Drug treatment is finding its way into the local criminal justice system more than ever, but it’s not a new idea. Clark County had a Drug Treatment Court program as early as 2002. By 2014, the program was mired in accusations of mismanagement and wrongful incarceration.

The program was suspended and eventually fizzled. A lawsuit involving 20 plaintiffs against former program employees and the judge who oversaw it at the time is pending.

Seybold is one of those former program employees. He declined to comment on the lawsuit, but said drug treatment programs that follow best practices set out by the National Association of Drug Court Professionals work “very well.”

Jacobs isn’t sure if mismanagement led to the Drug Treatment Court program’s downfall or if it was the nature of the program. Essentially, it was an alternative to a heavy prison sentence.

“Anybody will go into recovery no matter how strict it is if you’re looking at prison for 10 years,” Jacobs said.

Jacobs has his sights on a new program he says could be “the holy grail.”

The Clark County jail is in talks with LifeSpring Health Systems to create a “therapeutic pod” in the jail. The pod would house only inmates placed in a 90-day, pre-trial recovery program.

LifeSpring Vice President of Forensic Services Denise Poukish said the segregated pod could offer a welcome relief from the negative influences often inherent in the jail’s general population.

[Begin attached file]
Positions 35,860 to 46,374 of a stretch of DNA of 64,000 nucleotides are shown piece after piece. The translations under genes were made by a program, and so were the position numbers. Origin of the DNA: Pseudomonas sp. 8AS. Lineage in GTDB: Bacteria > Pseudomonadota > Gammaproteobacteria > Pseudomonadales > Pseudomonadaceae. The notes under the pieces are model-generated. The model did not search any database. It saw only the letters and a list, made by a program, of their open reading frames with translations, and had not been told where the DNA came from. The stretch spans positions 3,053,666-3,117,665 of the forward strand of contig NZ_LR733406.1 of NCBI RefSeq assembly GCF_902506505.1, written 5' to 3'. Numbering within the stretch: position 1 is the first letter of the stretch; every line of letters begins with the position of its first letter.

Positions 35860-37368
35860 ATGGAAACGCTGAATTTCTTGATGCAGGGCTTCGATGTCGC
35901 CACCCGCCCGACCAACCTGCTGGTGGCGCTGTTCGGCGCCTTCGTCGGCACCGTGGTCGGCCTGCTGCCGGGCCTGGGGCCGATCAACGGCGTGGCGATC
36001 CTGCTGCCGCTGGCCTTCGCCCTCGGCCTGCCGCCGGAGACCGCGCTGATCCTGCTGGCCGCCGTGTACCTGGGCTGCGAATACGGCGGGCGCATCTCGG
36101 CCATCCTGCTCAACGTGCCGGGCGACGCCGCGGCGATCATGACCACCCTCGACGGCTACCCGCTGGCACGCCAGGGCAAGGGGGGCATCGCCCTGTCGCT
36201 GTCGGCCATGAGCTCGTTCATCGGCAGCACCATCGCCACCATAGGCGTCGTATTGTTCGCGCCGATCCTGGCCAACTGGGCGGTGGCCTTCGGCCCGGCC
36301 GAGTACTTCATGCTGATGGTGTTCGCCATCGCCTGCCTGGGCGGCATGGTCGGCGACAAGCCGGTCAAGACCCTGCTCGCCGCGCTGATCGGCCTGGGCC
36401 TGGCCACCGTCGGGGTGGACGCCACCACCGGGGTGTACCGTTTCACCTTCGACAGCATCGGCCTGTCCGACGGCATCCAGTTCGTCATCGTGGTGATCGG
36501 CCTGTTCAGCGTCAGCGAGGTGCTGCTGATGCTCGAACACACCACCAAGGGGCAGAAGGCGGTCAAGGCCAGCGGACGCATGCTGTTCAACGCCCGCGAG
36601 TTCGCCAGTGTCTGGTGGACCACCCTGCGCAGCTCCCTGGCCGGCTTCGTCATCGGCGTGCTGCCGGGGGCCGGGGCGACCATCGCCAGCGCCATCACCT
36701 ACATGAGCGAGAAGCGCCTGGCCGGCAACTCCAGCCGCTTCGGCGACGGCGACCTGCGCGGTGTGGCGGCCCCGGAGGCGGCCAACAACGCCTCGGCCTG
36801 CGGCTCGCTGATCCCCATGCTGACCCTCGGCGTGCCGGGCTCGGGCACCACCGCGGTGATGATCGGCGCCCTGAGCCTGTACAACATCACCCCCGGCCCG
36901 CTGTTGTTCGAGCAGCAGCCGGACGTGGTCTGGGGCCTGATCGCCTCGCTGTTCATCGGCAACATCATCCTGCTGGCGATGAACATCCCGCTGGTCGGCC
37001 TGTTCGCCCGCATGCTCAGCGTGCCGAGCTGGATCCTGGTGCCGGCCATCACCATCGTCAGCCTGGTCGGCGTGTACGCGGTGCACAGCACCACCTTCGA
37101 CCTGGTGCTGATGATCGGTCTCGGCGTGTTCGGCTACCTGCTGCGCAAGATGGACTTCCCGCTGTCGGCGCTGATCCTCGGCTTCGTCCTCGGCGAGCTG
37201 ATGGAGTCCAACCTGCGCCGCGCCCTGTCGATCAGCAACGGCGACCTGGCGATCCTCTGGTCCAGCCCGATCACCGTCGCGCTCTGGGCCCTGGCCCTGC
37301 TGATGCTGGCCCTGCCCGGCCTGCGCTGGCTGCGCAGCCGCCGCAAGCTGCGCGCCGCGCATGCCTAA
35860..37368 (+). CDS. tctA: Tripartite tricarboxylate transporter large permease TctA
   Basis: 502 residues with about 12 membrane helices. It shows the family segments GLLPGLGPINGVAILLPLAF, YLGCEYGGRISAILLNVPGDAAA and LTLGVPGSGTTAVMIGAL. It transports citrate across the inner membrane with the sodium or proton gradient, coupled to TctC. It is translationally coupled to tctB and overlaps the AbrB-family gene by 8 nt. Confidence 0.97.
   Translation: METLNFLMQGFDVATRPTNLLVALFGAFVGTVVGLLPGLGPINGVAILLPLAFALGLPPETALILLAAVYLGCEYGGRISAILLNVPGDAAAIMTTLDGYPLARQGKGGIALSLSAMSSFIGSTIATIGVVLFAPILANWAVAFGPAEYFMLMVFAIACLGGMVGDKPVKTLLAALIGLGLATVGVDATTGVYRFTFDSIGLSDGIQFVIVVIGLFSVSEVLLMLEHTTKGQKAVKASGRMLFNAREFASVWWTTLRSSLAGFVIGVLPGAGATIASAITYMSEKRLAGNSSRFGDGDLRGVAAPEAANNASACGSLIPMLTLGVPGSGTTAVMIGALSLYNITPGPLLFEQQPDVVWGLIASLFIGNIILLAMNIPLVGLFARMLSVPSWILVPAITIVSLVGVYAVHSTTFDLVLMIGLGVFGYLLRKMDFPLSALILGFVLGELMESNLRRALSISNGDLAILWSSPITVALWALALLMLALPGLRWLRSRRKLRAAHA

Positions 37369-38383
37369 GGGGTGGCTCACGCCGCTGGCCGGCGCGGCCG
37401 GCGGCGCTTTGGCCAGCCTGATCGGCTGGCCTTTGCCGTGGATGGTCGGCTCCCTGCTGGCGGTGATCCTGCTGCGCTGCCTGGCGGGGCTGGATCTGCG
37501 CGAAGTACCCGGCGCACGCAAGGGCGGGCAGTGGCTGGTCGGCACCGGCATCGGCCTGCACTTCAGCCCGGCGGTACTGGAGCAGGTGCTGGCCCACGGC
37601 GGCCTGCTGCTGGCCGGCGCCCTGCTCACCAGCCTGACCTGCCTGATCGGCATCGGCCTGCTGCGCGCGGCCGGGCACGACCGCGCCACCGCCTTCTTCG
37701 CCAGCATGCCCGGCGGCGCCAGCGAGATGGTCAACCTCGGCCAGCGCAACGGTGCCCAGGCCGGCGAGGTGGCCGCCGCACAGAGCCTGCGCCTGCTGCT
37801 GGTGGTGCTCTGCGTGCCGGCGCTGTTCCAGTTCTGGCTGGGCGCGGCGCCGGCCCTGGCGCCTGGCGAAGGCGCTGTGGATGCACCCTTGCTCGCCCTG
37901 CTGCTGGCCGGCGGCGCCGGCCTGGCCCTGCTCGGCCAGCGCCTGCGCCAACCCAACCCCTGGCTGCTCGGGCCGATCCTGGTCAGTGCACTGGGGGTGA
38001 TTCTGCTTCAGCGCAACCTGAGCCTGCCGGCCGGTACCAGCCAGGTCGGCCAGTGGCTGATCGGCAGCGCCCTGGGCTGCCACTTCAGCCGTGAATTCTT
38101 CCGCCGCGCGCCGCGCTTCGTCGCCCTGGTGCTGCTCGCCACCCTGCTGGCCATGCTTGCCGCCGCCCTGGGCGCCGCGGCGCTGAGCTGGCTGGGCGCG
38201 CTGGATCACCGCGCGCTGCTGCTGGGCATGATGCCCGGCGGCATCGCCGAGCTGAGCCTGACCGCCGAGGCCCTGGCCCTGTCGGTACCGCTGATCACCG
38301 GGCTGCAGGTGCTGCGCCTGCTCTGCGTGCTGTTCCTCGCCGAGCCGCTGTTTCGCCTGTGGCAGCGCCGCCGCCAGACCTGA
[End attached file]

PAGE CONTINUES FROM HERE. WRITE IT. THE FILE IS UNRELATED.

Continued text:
“If you’re not recovery focused, then we can’t work with them, because it just causes repercussions for them when they go back into the pod and somebody else is talking about can’t waiting to get out and get high,” she said.


Officials agree it’s not an ideal solution, and certainly not the only solution, but as long as people addicted to heroin are coming into the criminal justice system, the opportunity to help shouldn’t be overlooked.

A Greenville woman who has been on probation and under Seybold’s supervision more than once, can attest to the value of that opportunity. She speaks openly about her battle with drugs, but requested to remain anonymous to protect her family’s privacy.

Now 28 years old, she’s been in and out of jail more times than she can count. She started drinking when she was 13, and her substance use progressed from there. By her 20s, she found herself injecting heroin and selling drugs.

Around five years ago, she successfully completed the drug court program.

“I went into drug court because I wanted out of jail. I didn’t want to go in, because who wants to go to drug court,” she said. “And then, I got something from it.

But it didn’t take long for her to relapse.

Later, when she was incarcerated on new drug charges at the Madison Correctional Facility, something clicked. She voluntarily entered an 18-month recovery program that ran Monday through Friday, morning to afternoon.

“I was like, well, I’ll just take this time to get myself together,” she said. “And it was such a blessing. It was great.”

When she was released back to Clark County she had the tools to stay sober. She requested Seybold as her probation officer, knowing that he was compassionate, but tough. Still, she knows her recovery is ultimately up to her.

“I don’t think you can force somebody to get sober,” she said. “However, if you put them in a situation where they have really kind of no other options ... sometimes they choose the right road.

“It’s not always going to be successful, but there’s a lot of people that are going to get sober if you force them into the situation. Because when you get into a situation, you adapt.”